- Kim Y, Tamura T, Iwashita S, Tokuyama K, Suzuki M (1994) Effect of high-fat diet on gene expression of GLUT4 and insulin receptor in soleus muscle. Biochem Biophys Res Commun 202:519–526PubMedView ArticleGoogle Scholar
- Kleemann R, Verschuren L, van Erk MJ, Nikolsky Y, Cnubben NH, Verheij ER, Smilde AK, Hendriks HF, Zadelaar S, Smith GJ, Kaznacheev V, Nikolskaya T, Melnikov A, Hurt-Camejo E, van der Greef J, van Ommen B, Kooistra T (2007) Atherosclerosis and liver inflammation induced by increased dietary cholesterol intake: a combined transcriptomics and metabolomics analysis. Genome Biol 8:R200PubMedView ArticleGoogle Scholar
- Kraegen EW, Cooney GJ (2008) Free fatty acids and skeletal muscle insulin resistance. Curr Opin Lipidol 19:235–241PubMedView ArticleGoogle Scholar
- Li L, Omata W, Kojima I, Shibata H (2001) Direct interaction of Rab4 with syntaxin 4. J Biol Chem 276:5265–5273PubMedView ArticleGoogle Scholar
- Muurling M, Mensink RP, Pijl H, Romijn JA, Havekes LM, Voshol PJ (2003) A fish oil diet does not reverse insulin resistance despite decreased adipose tissue TNF-alpha protein concentration in ApoE-3*Leiden mice. J Nutr 133:3350–3355PubMedGoogle Scholar
- Pico AR, Kelder T, van Iersel MP, Hanspers K, Conklin BR, Evelo C (2008) WikiPathways: pathway editing for the people. PLoS Biol 6:e184PubMedView ArticleGoogle Scholar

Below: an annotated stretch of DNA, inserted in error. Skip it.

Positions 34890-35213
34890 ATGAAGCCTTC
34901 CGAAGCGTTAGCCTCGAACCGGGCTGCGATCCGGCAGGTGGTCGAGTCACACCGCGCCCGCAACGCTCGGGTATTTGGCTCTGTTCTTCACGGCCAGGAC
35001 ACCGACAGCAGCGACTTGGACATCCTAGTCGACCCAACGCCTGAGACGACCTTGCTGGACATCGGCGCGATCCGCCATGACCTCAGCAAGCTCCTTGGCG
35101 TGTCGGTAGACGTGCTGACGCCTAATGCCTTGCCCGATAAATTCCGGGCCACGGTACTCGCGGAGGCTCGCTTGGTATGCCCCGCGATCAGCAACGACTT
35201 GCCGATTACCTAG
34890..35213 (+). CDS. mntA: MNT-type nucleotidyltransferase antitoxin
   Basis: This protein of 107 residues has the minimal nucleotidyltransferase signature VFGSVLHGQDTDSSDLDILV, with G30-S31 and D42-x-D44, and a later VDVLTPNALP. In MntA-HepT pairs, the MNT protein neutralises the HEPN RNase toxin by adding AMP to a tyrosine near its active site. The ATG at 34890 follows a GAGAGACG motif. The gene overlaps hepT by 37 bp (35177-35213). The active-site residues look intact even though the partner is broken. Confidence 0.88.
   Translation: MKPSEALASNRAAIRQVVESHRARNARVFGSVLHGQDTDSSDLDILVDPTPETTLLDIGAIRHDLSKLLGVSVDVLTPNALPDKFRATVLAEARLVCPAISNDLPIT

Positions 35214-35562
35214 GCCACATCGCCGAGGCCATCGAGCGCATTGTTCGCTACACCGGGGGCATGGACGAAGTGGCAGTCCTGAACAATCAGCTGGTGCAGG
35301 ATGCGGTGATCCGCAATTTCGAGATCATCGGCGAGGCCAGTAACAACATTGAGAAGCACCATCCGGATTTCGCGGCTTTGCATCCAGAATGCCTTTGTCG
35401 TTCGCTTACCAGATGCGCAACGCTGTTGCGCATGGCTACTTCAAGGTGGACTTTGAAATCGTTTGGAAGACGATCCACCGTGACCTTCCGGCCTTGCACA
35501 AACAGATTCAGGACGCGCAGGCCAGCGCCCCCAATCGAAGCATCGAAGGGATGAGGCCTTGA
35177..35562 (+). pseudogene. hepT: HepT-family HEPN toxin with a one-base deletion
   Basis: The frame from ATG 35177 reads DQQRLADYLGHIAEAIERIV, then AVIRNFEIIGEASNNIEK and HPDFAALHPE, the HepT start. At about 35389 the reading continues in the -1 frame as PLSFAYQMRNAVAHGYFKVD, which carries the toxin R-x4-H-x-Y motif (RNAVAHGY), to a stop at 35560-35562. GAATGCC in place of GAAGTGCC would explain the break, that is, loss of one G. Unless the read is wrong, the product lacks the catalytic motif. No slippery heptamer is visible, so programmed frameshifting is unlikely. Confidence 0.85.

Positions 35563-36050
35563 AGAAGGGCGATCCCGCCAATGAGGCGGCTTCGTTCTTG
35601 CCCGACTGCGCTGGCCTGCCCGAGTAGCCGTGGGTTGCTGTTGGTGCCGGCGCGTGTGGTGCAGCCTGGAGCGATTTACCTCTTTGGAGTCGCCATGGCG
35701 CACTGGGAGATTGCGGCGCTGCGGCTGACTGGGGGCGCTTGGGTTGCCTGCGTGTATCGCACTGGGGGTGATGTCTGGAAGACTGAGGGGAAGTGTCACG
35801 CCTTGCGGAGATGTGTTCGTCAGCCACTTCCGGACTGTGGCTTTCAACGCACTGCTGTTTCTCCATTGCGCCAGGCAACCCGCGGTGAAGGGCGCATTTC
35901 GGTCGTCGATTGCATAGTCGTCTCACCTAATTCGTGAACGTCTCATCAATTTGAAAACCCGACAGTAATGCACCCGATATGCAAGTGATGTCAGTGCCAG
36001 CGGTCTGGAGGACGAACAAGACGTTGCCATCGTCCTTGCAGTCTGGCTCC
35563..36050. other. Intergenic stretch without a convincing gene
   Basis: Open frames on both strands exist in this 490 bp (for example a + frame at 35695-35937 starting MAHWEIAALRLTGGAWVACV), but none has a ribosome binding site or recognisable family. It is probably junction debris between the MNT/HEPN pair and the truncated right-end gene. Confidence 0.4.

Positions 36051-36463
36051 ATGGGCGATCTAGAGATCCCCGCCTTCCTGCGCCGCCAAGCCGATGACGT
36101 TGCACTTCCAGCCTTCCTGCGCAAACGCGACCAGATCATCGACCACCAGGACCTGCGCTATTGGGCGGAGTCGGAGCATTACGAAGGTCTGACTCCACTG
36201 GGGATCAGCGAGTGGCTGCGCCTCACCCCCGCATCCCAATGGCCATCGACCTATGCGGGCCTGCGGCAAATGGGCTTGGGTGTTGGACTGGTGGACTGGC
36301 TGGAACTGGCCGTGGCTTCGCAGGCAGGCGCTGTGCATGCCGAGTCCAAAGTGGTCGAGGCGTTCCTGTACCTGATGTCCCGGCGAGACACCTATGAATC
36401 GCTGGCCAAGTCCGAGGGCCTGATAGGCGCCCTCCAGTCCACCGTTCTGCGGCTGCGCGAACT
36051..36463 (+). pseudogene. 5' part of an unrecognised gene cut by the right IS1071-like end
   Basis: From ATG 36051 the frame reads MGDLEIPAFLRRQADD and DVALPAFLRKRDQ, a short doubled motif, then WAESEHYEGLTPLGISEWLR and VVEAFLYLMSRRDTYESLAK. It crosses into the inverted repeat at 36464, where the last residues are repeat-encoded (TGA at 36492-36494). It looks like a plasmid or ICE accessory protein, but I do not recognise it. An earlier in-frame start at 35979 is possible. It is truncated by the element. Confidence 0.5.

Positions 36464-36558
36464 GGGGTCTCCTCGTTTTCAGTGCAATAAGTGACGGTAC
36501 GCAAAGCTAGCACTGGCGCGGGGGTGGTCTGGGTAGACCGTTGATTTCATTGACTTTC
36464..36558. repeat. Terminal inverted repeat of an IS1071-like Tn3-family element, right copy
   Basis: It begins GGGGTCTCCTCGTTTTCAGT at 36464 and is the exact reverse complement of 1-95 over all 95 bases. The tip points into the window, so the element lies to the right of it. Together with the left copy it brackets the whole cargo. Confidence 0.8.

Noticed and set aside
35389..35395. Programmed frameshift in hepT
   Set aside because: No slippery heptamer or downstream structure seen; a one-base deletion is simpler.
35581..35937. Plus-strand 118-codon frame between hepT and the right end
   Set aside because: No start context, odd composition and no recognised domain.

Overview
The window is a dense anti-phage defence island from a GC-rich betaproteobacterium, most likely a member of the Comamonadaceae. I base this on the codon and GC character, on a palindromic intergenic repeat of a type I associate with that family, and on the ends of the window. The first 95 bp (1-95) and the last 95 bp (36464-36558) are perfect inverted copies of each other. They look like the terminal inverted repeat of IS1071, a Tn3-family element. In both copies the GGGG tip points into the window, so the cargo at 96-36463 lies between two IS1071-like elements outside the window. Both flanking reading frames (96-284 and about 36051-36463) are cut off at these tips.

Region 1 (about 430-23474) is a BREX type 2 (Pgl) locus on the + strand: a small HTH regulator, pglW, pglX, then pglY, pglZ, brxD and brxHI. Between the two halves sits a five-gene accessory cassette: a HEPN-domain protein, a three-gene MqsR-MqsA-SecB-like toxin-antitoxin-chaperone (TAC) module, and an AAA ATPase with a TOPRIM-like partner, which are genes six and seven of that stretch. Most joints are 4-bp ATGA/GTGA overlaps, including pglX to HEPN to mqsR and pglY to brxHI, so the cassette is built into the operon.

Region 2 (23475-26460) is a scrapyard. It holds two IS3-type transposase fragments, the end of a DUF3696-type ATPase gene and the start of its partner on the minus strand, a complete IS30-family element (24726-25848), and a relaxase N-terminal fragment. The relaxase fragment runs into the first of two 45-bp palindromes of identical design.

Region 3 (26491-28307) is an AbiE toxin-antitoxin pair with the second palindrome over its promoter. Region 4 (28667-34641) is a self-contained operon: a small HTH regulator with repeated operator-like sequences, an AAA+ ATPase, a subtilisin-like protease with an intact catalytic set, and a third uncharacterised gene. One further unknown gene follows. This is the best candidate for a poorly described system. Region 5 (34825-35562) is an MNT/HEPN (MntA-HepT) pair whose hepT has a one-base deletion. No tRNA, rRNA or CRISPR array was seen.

- Randhawa VK, Bilan PJ, Khayat ZA, Daneman N, Liu Z, Ramlal T, Volchuk A, Peng XR, Coppola T, Regazzi R, Trimble WS, Klip A (2000) VAMP2, but not VAMP3/cellubrevin, mediates insulin-dependent incorporation of GLUT4 into the plasma membrane of L6 myoblasts. Mol Biol Cell 11:2403–2417PubMedGoogle Scholar
- Ryder JW, Chibalin AV, Zierath JR (2001) Intracellular mechanisms underlying increases in glucose uptake in response to insulin or exercise in skeletal muscle. Acta Physiol Scand 171:249–257PubMedView ArticleGoogle Scholar
- Smyth GK (2004) Linear models and empirical Bayes methods for assessing differential expression in microarray experiments. Stat Appl Genet Mol Biol 3(1)
- van Iersel MP, Kelder T, Pico AR, Hanspers K, Coort S, Conklin BR, Evelo C (2008) Presenting and exploring biological pathways with PathVisio. BMC Bioinformatics 9:399PubMedView ArticleGoogle Scholar
- Vettor R, Fabris R, Serra R, Lombardi AM, Tonello C, Granzotto M, Marzolo MO, Carruba MO, Ricquier D, Federspil G, Nisoli E (2002) Changes in FAT/CD36, UCP2, UCP3 and GLUT4 gene expression during lipid infusion in rat skeletal and heart muscle. Int J Obes Relat Metab Disord 26:838–847PubMedView ArticleGoogle Scholar
- Zadelaar S, Kleemann R, Verschuren L, de Vries-Van der Weij J, van der Hoorn J, Princen HM, Kooistra T (2007) Mouse models for atherosclerosis and pharmaceutical modifiers. Arterioscler Thromb Vasc Biol 27:1706–1721PubMedView ArticleGoogle Scholar